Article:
Scientists Re-evaluating the Meaning of 'Desertification'

A Duke University ecologist is leading an international scientific reassessment of the causes and effects of desertification, a term he said has been subject to misinterpretation and oversimplification. In a new book he co-edited, and as organizer of a new ARIDnet research network that will study desertification worldwide, James F. Reynolds is seeking to better explain the interconnected factors that cause sensitive dry land environments to sometimes degrade to points of no return.

New age for Mungo Man, new human history

A new study has finally got scientists to agree on the age of Mungo Man, Australia’s oldest human remains, and the consensus is he is 22,000 years younger. Mungo Man’s new age is 40,000 years. The research also boosted the age of Mungo Lady, the world’s first recorded cremation, by 10,000 years putting her at the same age as Mungo Man. It is the first time scientists have reached a broad agreement on the ages of the Lake Mungo remains.

Scientists hone in on cause of amphibian deformities

A dramatic increase in deformed frogs and other amphibians is being caused by a range of environmental factors, all of which can ultimately be linked to human impacts on habitat, but the primary cause of many of the deformities is an epidemic of a key parasite. These findings are the results of eight years of research by scientists around the world, and are presented in the February issue of Scientific American by researchers from Oregon State University and the University of Wisconsin.

Scientists Find that Ulcer-Causing Pathogen Uses Hydrogen for Energy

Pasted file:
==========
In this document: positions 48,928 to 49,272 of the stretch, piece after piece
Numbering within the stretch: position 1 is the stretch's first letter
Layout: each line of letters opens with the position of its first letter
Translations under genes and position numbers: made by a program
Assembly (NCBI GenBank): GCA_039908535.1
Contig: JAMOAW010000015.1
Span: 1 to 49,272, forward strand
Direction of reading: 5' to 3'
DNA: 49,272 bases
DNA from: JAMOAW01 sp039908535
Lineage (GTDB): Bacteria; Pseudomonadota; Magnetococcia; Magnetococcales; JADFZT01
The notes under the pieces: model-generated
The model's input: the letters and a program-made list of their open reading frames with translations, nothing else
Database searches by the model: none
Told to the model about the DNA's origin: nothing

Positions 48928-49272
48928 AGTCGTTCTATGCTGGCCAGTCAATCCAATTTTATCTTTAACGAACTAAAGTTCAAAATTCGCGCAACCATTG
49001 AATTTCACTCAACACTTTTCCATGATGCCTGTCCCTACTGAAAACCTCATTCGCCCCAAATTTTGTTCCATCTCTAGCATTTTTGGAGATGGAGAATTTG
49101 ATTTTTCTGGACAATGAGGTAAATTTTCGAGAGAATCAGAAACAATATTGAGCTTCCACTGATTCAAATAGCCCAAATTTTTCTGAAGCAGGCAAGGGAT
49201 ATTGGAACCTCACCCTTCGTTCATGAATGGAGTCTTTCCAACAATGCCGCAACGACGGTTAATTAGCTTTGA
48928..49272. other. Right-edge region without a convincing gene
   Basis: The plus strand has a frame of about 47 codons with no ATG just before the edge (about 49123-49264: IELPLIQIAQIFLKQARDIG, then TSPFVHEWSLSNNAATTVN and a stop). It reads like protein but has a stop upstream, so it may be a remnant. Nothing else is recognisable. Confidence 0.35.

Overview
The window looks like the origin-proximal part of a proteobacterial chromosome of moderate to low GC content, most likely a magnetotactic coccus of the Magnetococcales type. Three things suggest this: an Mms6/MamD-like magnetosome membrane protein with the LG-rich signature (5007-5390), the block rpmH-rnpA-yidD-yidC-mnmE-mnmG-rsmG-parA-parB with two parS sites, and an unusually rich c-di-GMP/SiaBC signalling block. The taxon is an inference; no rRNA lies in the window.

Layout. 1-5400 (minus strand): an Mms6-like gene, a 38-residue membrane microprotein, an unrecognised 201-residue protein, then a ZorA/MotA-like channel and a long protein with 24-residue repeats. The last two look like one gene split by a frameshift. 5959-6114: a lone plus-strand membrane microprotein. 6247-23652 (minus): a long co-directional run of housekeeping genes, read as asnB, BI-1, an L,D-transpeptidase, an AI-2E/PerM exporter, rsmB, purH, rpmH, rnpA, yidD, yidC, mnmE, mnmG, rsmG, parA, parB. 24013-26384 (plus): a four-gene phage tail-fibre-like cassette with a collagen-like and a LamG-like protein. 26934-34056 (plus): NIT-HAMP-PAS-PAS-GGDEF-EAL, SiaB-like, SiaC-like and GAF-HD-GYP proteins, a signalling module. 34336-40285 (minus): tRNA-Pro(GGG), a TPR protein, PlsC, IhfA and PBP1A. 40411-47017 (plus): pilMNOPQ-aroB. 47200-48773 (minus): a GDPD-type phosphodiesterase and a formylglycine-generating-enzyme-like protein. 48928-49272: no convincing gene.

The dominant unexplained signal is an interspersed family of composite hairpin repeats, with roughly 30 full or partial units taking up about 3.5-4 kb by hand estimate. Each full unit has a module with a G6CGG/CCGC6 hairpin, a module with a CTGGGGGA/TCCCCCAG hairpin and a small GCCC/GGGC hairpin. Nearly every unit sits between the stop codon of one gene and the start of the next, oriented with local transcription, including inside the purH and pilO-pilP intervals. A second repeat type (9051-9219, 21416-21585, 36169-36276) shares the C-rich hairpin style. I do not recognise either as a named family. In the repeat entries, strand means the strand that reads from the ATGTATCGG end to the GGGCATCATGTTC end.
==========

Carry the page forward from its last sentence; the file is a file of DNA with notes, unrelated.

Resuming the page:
In a new study, a microbiologist has discovered that the bacteria associated with almost all human ulcers – one that is also correlated with the development of certain types of gastric cancer in humans – uses hydrogen as an energy source. The finding is novel because most bacteria use sugars and other carbohydrates to grow, says Dr. Jonathan Olson, assistant professor of microbiology at North Carolina State. The human pathogen Helicobacter pylori does not.

Scientists Grow Nano Blood Vessels

Traditional heart bypass surgeries require using veins from the leg to replace damaged blood vessels. Using a nanotechnology developed by Virginia Commonwealth University researchers, doctors soon could be using artificial blood vessels grown in a laboratory to help save half a million lives every year. The new technology produces a natural human blood vessel grown around a scaffold, or tube, made of collagen. Using a process called electrospinning, VCU scientists are making tubes as small as one millimeter in diameter. That’s more than four times smaller than the width of a drinking straw and six times smaller than the smallest commercially available vascular graft.